The process for identifying and managing the various and interconnected investment risks associated with biodiversity loss is still in its early stages. Our work to date suggests that commodity-driven deforestation may be one of the most significant near-term threats. Whether it is taking place in the Amazon or right here in Canada, unchecked deforestation and poorly managed forestry practices have the potential to alter the environment so drastically that many industries would suffer significantly, if not irreparably ‒ such as lumber, pulp & paper, food, textiles, power generation, pharmaceuticals ‒ to name a few of the more obvious dependent businesses.
To help drive progress in this area, in November 2021 NEI signed on to the Financial Sector Commitment Letter on Eliminating Commodity-Driven Deforestation. The group of over 30 institutions managing almost US$9 trillion, now called Finance Sector Deforestation Action, “focuses on using engagement and active ownership to encourage, support, and enable the transition away from high deforestation-risk agricultural commodity supply chains and towards sustainable production.” Collaborative engagements among FSDA members with key companies in our portfolio began last year (more on that below).
The challenge of traceability
For a company to be assured that it’s managing its environmental risks as it intends (or any major ESG factor such as human rights and inequality), it must be able to ‘see through’ its entire supply chain. This is termed traceability. Large multinational corporations with long histories have complex, interdependent supply chains, and knowing what’s moving up and down the chain is no small feat. But investors are demanding it, more so now than ever before, as evidenced by the rising frequency of the topic within our collaborative engagements. Traceability was a major point of discussion in two of our recent biodiversity conversations, details of which we share below.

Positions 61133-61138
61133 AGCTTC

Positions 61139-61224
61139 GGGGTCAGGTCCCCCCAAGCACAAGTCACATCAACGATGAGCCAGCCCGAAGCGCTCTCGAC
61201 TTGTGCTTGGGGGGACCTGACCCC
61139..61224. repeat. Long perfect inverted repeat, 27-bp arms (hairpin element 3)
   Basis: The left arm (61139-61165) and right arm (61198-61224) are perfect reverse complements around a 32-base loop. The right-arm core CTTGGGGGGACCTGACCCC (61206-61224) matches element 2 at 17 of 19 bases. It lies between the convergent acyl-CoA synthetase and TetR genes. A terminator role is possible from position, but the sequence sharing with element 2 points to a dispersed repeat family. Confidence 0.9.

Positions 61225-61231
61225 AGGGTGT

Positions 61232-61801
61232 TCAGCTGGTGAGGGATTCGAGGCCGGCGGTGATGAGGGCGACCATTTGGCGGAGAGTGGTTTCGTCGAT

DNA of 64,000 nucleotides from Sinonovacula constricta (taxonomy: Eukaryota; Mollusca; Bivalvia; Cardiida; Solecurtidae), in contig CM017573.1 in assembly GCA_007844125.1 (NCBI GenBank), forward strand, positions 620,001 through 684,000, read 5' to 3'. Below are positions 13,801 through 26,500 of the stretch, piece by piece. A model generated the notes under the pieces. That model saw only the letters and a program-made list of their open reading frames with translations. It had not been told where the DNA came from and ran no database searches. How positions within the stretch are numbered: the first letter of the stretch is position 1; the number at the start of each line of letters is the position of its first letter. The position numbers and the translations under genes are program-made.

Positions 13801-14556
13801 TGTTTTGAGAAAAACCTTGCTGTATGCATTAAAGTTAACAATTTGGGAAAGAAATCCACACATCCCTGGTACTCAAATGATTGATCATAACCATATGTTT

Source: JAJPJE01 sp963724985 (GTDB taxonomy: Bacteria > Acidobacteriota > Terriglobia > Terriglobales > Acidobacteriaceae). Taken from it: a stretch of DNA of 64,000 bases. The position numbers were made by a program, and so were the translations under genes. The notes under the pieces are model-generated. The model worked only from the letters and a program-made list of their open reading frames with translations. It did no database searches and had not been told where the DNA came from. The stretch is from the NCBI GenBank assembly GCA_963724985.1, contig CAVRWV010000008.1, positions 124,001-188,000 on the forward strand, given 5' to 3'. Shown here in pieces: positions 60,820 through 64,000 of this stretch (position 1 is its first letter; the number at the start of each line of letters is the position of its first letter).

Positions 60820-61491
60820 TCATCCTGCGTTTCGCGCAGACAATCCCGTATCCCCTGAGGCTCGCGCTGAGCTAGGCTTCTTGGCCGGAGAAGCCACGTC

Engagement case: Building supplies
A recent conversation with a large home improvement store highlighted the need for traceability in the lumber supply chain and the difficulties in establishing clear line of sight. NEI led a call with the retailer in December as part of our membership in Finance Sector Deforestation Action. It was revealing to learn that even among the largest of home improvement retailers, their influence over suppliers is not necessarily as strong as could be expected. The chain is fragmented, and gleaning information about the supply chain from their suppliers does not appear to be an easy task. We discussed the need for innovation in traceability and options for helping companies map risks to suppliers operating in primary forests; the retailer was open to collaboration and shared learnings on the development of ways to assess and understand the risks of deforestation.
And yet, despite the challenges, this retailer is making strides while shareholder proposals have been brought to a vote at one of its peers. At Home Depot’s last annual meeting in May, two-thirds of shareholders, including NEI, voted in favour of a proposal asking the company to report on its effort to reduce deforestation, noting the company’s policies “do not meaningfully address impacts on primary forests” (such as Canada’s boreal forest, a significant source of Home Depot’s supply).